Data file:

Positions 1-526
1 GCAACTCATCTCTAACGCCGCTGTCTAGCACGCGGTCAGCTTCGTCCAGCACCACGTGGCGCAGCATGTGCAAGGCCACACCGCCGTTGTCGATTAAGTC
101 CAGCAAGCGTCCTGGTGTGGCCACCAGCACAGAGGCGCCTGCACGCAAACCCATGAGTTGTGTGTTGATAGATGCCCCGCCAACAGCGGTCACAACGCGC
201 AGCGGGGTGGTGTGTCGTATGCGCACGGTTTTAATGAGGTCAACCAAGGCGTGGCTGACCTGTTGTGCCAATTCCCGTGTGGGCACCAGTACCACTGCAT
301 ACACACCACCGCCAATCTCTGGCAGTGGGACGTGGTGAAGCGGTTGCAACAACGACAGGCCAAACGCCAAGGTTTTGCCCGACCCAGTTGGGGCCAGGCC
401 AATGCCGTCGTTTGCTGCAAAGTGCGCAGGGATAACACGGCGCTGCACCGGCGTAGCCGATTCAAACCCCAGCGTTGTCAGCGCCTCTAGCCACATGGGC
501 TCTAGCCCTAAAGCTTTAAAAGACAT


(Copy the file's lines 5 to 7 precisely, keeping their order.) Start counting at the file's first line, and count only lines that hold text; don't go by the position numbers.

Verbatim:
301 ACACACCACCGCCAATCTCTGGCAGTGGGACGTGGTGAAGCGGTTGCAACAACGACAGGCCAAACGCCAAGGTTTTGCCCGACCCAGTTGGGGCCAGGCC
401 AATGCCGTCGTTTGCTGCAAAGTGCGCAGGGATAACACGGCGCTGCACCGGCGTAGCCGATTCAAACCCCAGCGTTGTCAGCGCCTCTAGCCACATGGGC
501 TCTAGCCCTAAAGCTTTAAAAGACAT